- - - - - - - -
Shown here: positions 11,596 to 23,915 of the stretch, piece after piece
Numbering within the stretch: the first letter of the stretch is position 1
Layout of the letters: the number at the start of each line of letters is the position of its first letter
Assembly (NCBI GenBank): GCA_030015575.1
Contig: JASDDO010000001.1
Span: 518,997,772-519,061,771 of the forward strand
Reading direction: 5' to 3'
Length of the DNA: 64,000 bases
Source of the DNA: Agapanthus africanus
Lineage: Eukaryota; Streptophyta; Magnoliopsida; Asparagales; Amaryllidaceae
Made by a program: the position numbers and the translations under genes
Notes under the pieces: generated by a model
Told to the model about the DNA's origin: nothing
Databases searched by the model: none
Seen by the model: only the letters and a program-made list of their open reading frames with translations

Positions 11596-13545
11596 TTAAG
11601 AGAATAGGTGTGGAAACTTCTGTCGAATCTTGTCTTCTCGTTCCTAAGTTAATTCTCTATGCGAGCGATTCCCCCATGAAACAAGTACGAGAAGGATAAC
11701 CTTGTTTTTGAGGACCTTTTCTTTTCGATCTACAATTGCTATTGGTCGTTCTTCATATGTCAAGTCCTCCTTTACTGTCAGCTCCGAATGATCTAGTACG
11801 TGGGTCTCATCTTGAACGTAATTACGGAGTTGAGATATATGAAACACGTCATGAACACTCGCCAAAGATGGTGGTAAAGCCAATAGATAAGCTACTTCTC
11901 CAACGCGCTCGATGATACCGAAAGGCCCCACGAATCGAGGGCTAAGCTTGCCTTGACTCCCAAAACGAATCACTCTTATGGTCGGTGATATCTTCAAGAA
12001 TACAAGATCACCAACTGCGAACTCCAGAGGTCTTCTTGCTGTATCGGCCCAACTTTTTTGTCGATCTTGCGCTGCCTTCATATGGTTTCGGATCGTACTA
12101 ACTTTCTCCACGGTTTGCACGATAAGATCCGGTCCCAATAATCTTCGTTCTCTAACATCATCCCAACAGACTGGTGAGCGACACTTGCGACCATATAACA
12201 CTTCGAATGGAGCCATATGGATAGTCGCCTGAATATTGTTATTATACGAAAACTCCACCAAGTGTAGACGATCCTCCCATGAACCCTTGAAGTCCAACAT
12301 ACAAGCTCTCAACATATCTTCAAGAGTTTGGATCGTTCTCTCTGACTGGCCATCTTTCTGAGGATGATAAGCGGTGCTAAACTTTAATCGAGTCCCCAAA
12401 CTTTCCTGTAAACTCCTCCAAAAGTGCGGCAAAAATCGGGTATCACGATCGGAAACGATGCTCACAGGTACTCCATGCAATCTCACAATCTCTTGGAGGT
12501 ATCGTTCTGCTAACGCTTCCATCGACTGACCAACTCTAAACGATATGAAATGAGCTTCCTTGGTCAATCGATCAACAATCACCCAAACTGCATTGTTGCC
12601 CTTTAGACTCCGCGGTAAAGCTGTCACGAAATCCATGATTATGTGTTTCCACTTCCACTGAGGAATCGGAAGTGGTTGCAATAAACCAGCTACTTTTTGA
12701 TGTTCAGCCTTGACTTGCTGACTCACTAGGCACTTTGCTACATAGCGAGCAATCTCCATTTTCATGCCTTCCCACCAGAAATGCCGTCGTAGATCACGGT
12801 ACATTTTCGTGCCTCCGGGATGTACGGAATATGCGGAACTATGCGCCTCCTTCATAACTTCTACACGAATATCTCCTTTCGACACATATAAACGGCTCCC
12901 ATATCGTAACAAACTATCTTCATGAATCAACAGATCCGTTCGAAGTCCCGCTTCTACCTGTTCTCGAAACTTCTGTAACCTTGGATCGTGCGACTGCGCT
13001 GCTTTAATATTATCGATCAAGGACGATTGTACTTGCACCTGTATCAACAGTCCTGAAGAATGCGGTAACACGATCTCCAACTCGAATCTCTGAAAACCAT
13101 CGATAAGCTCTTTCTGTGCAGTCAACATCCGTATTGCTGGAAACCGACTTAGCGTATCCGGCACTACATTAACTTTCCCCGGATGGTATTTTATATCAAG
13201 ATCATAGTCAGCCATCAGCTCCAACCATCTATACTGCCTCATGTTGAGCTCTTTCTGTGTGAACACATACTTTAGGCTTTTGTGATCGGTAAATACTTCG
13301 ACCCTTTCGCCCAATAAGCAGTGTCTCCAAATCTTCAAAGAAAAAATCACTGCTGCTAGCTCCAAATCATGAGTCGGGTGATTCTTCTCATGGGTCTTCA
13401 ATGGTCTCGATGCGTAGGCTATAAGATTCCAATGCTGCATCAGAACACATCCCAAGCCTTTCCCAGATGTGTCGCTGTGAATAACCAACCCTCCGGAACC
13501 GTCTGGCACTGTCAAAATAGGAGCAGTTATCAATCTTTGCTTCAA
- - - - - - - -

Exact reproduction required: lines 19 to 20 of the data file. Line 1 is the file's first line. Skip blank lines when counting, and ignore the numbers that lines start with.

11701 CTTGTTTTTGAGGACCTTTTCTTTTCGATCTACAATTGCTATTGGTCGTTCTTCATATGTCAAGTCCTCCTTTACTGTCAGCTCCGAATGATCTAGTACG
11801 TGGGTCTCATCTTGAACGTAATTACGGAGTTGAGATATATGAAACACGTCATGAACACTCGCCAAAGATGGTGGTAAAGCCAATAGATAAGCTACTTCTC